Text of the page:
I have been wanting to write about my experience going to the 160 year commemoration event regarding the massacre of around 800 horses by General Wright and the US Army in 1858, about 20 miles east of Spokane, Washington. I’m having a hard time gathering my thoughts on this.
I have a fairly clear recollection of a horse massacre myself, from a previous lifetime, so have a fair understanding of how it must have really felt by the tribes in the area at the time. As the one native speaker said, “what kind of a man would do this to the four leggeds?” It is indeed hard to wrap your mind around, for me anyway, and clearly to the native peoples who have the stories from their perspective handed down to them from their elders. The other thing that became clear, is how even to this day the truth is not being told about this event. It was something those involved should be, but probably aren’t, deeply ashamed of.
Fort George Wright was named in honor of this horrible man. I would post his picture, but his cold and haughty eyes could give some nightmares. And, it became clear to me after hearing native people from the surrounding tribes speak that the bridges that this event hopes to help facilitate between them and the non-natives still has a long ways to go. As was pointed out, the very place where we were sitting, along the Spokane river, in their mind, was still Indian land. It’s really never been made right, and probably never will, in my lifetime. And it does make me sad, especially to know that the truth of these events is still not really being told, or taught to our youth as part of the real history of this land.
It is in Indian schools, though. One of the speakers was a recently retired school teacher for the Spokane tribe and tribal member himself. After 40 years teaching in the social sciences he was able to state his biggest healing had to do with the realization that what has been done to them, and in many ways is still being done, has been done to everyone, across the globe. It’s just farther removed from most of us, and not so recent history. But all of us can trace ourselves back to times when our people were hunted down, imprisoned, killed, women raped, children taken forcibly away, and lands re-appropriated to others. The collective trauma runs deep. He said that is what helped him to hate less, and love more.
I found out at this event that the marker put in place in regards to the massacre, that supposedly marks where it happened, is not even correct or true. They moved it about a mile from where it really did occur, because of development plans. The highway and a weigh station sits upon the place it really happened, and the marker was installed in a much more convenient location that wouldn’t interfere with their plans. Figures.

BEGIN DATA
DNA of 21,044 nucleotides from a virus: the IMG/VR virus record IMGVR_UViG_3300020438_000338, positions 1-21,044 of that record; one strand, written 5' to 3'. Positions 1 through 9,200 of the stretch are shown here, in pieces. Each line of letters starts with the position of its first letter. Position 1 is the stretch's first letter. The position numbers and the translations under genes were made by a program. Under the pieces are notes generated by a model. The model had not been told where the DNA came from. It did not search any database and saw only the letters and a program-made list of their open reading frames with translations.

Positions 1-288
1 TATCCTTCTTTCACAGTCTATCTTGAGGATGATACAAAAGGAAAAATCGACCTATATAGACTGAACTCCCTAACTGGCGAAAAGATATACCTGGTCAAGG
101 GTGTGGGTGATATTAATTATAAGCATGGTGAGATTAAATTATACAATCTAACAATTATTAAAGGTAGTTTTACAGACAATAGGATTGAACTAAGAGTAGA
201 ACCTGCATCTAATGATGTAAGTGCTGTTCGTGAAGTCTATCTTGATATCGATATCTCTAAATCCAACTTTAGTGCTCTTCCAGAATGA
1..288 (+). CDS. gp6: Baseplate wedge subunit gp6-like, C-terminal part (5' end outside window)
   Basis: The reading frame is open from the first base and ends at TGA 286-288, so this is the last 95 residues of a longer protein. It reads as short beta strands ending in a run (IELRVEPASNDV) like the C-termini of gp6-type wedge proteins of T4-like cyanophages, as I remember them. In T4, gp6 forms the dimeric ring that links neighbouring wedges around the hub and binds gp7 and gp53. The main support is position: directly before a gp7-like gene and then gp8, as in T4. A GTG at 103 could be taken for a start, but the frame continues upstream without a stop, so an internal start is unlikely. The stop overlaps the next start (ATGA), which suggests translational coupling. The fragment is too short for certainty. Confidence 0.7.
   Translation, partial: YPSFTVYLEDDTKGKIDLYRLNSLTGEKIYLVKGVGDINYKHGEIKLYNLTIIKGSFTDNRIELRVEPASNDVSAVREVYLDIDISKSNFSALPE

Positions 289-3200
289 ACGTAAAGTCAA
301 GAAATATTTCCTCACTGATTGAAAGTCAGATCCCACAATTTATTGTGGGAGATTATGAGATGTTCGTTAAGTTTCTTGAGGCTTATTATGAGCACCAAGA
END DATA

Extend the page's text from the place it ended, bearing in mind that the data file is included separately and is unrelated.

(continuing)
And, I also found out that the bastards first started shooting the rounded up horses, and then, to save bullets, just started clubbing them to death. There were natives present who were unable to do anything to stop the carnage. We also found out how different their perception was of the roles horses played in tribal life, compared to the soldiers mentality and attitude towards them. Actually, no comparison, really, for their relationship was a spiritual one of honor and friendship with the four leggeds. They could never even conceive of doing such a thing, even to their worst enemies. The one speaker talked about how they separated the stallions from the rest of the herd, and how they tried, to no avail, to do their job of protecting the herd, and how the mothers would cry out as the foals were clubbed to death. And I forgot to bring Kleenex.
This isn’t to make anyone feel bad, it is simply to tell the truth. This IS how it really was, and you will never read about it in a public school book. And not to be irreverent, but no number of peace poles erected is going to be enough to make it right. I agree, it is a start, an effort, but wrongs of this sort are still going on all over the planet, with more in the works. How do we really stop these kinds of things from taking place. I do not have the answer.
I’m glad I went, for at least I got to hear the truth about what happened. And I got to hear several native languages spoken, and several songs sung in one of them. Their languages are beautiful, and I am glad effort is being made to preserve them. I think it’s important to allow ourselves to actually feel into the deep pain that still exists from these types of events. I fully feel that the nature kingdoms absorb the ungrounded emotional energies released by us humans, and certain places are literally saturated with blood, and these energies of suffering. I, for one, will work with releasing what I can. I hope more will join me.
And I think this captures some of the deep rage that Christine talked about on another thread: viewtopic.php?f=51&t=1542&start=10
Even if we think we have worked through our own rage issues, I would venture a guess there are more and deeper levels to this, that may not be noticed until triggered. We have a long way to go.